Here is the story of Hannibal's crossing of the European Alps in 218 BC
Because it was undertaken in late fall – which is early winter in these high Alps – the Pleiades constellation could be easily viewed at a certain recorded point in the night sky, a journey that would have been daunting even in the summer became all the more dramatic. As Polybius wrote (Hist. 3.53-4):
"After a journey of nine days, Hannibal gained the summit pass. He camped there and stayed for two days to rest the survivors of his army and wait for stragglers...As it was now almost the time for the setting of the Pleiades, snow had already settled on the summit...He noticed that his men were in a state of low morale for all that they had suffered and tried to cheer them up. He depended on the actual view of Italy, which lies so close under these mountains that when they are seen together, the Alps stand to Italy in the same way a citadel does to a city...He restored their spirits by showing them the plain of the Po..."
Unfortunately, the specific name of the pass Hannibal used was never mentioned in any sources or presumably by the informant, who may never have known its Celtic name anyway. Some of the Celts aided Hannibal and his Punic and mercenary army with guides and provisions; others were hostile and some may have tried to lead him into an Alpine trap, from which he escaped by clever resources and brave fortitude at some expense of men, animals and supplies to the surprise of both Celts and Romans.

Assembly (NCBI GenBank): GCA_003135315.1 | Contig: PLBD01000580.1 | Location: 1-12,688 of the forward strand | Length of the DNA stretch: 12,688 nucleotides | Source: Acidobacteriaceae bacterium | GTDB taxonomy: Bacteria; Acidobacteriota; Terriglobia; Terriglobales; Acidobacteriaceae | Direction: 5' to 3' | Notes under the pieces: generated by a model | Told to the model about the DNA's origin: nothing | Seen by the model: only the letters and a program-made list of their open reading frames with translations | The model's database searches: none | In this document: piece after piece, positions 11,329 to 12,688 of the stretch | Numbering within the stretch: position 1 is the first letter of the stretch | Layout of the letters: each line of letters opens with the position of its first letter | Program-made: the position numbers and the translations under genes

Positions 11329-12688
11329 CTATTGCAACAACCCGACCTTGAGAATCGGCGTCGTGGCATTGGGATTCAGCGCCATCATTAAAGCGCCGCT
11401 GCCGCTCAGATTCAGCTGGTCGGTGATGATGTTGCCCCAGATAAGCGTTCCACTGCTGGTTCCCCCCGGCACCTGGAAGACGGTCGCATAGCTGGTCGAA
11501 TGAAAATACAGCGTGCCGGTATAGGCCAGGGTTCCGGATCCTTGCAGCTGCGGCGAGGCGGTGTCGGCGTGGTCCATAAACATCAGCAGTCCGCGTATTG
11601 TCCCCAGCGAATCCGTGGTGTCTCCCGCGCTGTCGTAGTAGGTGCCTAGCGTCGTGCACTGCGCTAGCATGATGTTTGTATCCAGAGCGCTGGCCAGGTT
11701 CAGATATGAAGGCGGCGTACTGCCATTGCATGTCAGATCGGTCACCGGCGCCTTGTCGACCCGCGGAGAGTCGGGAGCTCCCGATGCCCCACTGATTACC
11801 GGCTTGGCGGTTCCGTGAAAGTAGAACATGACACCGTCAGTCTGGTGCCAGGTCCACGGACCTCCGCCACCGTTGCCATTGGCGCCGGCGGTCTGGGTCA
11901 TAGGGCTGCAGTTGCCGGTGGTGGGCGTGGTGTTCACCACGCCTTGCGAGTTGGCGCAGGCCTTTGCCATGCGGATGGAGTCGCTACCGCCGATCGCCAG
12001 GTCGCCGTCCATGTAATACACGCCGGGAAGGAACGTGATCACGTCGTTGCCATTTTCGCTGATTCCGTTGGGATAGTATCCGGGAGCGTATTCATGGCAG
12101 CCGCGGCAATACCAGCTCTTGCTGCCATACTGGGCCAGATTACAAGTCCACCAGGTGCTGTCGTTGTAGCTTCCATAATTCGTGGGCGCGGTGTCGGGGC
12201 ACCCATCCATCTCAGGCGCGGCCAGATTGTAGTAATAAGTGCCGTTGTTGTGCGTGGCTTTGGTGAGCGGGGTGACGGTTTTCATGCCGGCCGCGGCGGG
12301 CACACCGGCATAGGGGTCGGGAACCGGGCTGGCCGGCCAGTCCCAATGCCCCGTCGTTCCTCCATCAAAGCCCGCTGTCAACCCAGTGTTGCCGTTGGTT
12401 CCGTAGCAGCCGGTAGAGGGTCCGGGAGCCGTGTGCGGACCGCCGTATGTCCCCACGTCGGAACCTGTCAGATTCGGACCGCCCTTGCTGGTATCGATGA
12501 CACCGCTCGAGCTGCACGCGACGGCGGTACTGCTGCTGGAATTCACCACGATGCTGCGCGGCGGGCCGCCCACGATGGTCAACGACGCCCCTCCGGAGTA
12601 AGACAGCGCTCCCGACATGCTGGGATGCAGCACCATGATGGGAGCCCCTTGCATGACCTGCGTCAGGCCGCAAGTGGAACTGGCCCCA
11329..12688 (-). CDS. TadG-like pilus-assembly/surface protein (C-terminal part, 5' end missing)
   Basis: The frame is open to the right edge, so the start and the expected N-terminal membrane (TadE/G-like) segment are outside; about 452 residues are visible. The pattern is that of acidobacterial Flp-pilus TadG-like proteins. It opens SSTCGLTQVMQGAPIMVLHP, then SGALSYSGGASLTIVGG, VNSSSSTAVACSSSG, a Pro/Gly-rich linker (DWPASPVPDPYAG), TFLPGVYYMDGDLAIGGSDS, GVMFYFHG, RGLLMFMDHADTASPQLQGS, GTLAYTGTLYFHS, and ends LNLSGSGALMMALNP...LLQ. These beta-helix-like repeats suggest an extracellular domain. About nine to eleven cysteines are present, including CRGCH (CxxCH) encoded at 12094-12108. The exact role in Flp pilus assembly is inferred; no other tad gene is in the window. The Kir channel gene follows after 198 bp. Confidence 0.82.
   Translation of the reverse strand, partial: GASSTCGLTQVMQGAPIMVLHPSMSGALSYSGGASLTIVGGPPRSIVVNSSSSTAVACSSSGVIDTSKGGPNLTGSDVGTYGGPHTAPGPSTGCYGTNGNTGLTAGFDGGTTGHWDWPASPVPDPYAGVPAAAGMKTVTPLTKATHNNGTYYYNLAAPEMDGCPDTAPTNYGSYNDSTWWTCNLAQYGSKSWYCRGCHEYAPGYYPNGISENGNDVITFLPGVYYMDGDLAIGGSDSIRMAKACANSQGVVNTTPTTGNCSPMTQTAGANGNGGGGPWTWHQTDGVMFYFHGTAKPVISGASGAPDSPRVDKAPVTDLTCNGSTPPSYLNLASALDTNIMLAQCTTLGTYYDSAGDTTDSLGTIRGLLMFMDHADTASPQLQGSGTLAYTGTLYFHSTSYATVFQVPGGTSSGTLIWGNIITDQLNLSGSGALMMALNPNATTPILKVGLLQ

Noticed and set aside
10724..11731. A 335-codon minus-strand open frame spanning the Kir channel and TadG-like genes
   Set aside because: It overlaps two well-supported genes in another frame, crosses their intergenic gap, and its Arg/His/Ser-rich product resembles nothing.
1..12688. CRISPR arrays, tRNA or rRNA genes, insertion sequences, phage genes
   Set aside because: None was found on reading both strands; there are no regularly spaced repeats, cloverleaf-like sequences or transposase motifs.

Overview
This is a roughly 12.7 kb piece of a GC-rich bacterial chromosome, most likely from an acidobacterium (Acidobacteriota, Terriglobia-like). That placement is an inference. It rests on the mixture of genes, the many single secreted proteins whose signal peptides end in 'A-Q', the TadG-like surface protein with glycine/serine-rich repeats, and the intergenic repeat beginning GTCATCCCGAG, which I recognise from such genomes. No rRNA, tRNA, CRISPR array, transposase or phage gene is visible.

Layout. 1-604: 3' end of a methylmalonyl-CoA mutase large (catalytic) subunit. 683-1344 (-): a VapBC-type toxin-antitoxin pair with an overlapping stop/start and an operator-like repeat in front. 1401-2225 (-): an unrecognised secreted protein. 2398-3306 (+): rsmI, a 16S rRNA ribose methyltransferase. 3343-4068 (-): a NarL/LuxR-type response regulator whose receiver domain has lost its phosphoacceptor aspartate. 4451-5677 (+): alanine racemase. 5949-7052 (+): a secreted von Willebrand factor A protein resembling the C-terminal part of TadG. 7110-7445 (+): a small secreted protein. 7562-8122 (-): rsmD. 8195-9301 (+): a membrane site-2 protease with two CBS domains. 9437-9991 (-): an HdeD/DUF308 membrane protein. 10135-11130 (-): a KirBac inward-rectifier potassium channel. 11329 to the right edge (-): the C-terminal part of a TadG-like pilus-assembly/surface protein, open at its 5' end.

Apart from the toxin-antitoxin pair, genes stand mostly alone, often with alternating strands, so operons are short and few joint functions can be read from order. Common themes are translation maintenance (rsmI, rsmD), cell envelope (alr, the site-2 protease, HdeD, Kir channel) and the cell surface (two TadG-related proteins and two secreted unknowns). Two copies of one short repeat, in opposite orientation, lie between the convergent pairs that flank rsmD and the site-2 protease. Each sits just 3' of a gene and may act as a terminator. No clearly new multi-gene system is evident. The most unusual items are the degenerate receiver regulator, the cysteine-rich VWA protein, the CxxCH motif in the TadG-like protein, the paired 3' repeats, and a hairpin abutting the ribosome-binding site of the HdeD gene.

The Stanford Alpine Archaeology Project has attempted to track Hannibal since 1994, using near contemporary sources like Polybius (History, Book 3, esp. 50-60) in the mid-second c. BCE who claimed his informant’s account was directly compiled from one of Hannibal’s veterans who would have been very young during the march, and Livy (History XXI-XXXIX) who used Polybius and other possible sources nearly two centuries later. I refer herein mainly to Polybius because Livy often appears mostly derivative of Polybius, with more descriptive language but without more ample topography as his is so far after the fact where Polybius seems to have possibly known this landscape. On the other hand, Livy adds some accurate comments about the improbability of some of the often-suggested northern Hannibal routes such as the Grand-St-Bernard pass then known as Poeninus. Because this Poenine alpine region is one with which our Stanford project has spent considerable time, we concur with Livy on this (XXI.38), because as he notes this was Salassi territory, not Taurini. Additionally, this route would have added far too many days to Hannibal's journey being so far northward and requiring Hannibal to travel all the way around Lac Leman (Lake Geneva) likely from Geneva, adding far more than 600 stades distance up the Rhone almost regardless of where his army crossed, possibly with another 900-1000 stades and at least a week more total time in passage, which is negated by Polybius and Livy both agreeing on a nine day journey from the Rhone crossing to the Taurini.